China's is a civil law system, and one important consequence
is that decisions made by one Chinese court are not binding on
other Chinese courts. Nonetheless, precedent can be a strong factor
when arguing cases, especially so in a society where courts want to
avoid being proved wrong. One major challenge for lawyers, so far,
has been to find relevant precedent cases. While technically
public, there has been no public database to search judgments. This
has also made it more difficult to critique courts for judgments
where the legal basis is not so strong.
The Provisions on People's Courts Release of Judgments
on the Internet, issued by the Supreme People's Court on
21 November 2013, promises to change this as of 1 January 2013.
Replacing earlier rules that were clearly not very effective, the
Provisions instruct all courts to appoint special organizations to
which they should pass their judgments within 7 days from their
becoming effective. These organizations are then responsible to
place the judgments on the China Judgment Opinion Network, which is
to "provide easily operated systems for searching and reading,
facilitating the public's searching and reading of judgment
Some exceptions are still made. Judgments that touch upon state
secrets or personal privacy and cases involving juveniles should be
excluded, as should all cases concluded by court mediation. Also,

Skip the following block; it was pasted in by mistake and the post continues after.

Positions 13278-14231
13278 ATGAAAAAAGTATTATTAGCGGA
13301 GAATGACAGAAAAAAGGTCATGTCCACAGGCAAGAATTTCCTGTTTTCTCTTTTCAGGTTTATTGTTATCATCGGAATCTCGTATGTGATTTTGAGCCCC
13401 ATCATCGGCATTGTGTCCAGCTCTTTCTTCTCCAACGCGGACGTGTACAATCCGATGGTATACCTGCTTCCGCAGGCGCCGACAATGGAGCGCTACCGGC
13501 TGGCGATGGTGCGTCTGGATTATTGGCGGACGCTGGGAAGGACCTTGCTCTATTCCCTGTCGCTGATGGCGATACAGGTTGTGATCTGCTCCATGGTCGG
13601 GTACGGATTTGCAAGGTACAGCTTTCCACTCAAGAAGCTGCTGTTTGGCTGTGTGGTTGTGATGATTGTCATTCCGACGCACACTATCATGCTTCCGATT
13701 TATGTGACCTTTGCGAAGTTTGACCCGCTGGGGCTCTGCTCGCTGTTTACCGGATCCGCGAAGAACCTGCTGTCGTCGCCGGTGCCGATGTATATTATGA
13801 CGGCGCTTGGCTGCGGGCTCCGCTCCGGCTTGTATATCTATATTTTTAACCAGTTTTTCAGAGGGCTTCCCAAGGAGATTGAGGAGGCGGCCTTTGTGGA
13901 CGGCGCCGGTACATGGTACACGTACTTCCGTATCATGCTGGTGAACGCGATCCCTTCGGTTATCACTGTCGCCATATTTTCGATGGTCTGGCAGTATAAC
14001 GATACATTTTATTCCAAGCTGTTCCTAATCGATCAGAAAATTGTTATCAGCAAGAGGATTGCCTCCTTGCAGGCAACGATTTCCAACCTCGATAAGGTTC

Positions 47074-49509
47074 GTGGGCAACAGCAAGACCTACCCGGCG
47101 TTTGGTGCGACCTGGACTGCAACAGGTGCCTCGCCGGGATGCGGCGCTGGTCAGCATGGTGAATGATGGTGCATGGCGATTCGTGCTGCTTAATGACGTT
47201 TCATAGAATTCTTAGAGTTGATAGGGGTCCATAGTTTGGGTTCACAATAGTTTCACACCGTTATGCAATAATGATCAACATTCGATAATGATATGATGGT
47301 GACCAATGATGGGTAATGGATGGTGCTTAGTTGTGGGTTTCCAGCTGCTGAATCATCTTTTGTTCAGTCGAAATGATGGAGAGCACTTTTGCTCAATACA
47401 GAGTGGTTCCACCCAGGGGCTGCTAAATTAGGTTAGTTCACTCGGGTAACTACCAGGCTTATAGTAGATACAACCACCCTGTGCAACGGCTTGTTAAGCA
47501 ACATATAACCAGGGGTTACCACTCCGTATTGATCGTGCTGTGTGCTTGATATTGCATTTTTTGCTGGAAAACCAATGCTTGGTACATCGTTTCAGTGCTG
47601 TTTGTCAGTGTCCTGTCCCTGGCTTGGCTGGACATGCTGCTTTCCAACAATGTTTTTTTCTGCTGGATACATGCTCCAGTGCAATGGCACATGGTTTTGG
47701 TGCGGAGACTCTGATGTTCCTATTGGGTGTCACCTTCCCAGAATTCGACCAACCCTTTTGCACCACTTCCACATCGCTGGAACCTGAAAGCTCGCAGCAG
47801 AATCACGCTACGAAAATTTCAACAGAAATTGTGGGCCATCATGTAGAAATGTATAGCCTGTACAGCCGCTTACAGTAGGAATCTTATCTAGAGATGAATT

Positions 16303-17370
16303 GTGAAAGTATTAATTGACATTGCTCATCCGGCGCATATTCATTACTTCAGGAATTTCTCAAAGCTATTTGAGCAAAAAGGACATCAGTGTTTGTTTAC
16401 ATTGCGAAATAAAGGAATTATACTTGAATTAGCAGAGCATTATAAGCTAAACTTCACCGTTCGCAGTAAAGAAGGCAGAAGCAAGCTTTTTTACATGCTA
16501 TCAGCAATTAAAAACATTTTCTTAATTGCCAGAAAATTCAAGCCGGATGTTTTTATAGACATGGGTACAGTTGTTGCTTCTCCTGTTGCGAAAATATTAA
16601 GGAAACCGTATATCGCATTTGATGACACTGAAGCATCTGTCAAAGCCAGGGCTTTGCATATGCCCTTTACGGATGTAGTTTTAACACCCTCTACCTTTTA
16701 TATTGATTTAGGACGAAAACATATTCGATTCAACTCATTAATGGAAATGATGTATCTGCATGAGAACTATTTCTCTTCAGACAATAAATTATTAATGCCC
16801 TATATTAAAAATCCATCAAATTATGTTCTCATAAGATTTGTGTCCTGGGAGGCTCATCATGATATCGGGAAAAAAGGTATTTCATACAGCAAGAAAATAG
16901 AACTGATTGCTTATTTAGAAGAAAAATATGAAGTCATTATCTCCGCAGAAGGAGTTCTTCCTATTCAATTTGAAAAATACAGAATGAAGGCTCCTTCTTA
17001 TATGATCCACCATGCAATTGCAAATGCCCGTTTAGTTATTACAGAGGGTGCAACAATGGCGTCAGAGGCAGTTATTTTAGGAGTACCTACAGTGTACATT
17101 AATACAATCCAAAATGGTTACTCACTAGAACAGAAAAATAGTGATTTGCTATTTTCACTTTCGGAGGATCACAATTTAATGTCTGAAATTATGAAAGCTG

the Provisions exclude judgments which in a catch-all phrase are
"not suited for release on the internet", but only
subject to written arguments and upon approval.
The judgments should be put online in their final form, with
real information – again with some exceptions such as parties
in marriage and family cases, and inheritance disputes; victims,
witnesses and expert evaluators in criminal cases; and defendants
in criminal cases, where sentences are three years or less and they
are not habitual offenders. Other information that should be
deleted from published judgments includes certain types of private
information, commercial secrets, and "other content not
suitable for disclosure".
The Provisions, once implemented, should give litigants an extra
tool to argue cases. But more important, some observers see the
Provisions as a direct sign of the country's attempt under Mr.
Xi Jinping to make the judicial system more independent. If
judgments become open to the public, it will be easier to critique
courts where they make unsound decisions, whether for lack of
expertise of because of undue influence. As a result, courts may
become more careful when issuing their judgments and thus less
susceptible to external pressures, while judges could get more
freedom to conclude their cases without reference to opinions of
their leaders. While it remains to be seen how quickly the
Provisions will be implemented and how easily the China Judgment
Opinion Network will become easily searchable, more transparency is
a key factor to build a stronger judicial system.
The content of this article is intended to provide a general
guide to the subject matter. Specialist advice should be sought
about your specific circumstances.
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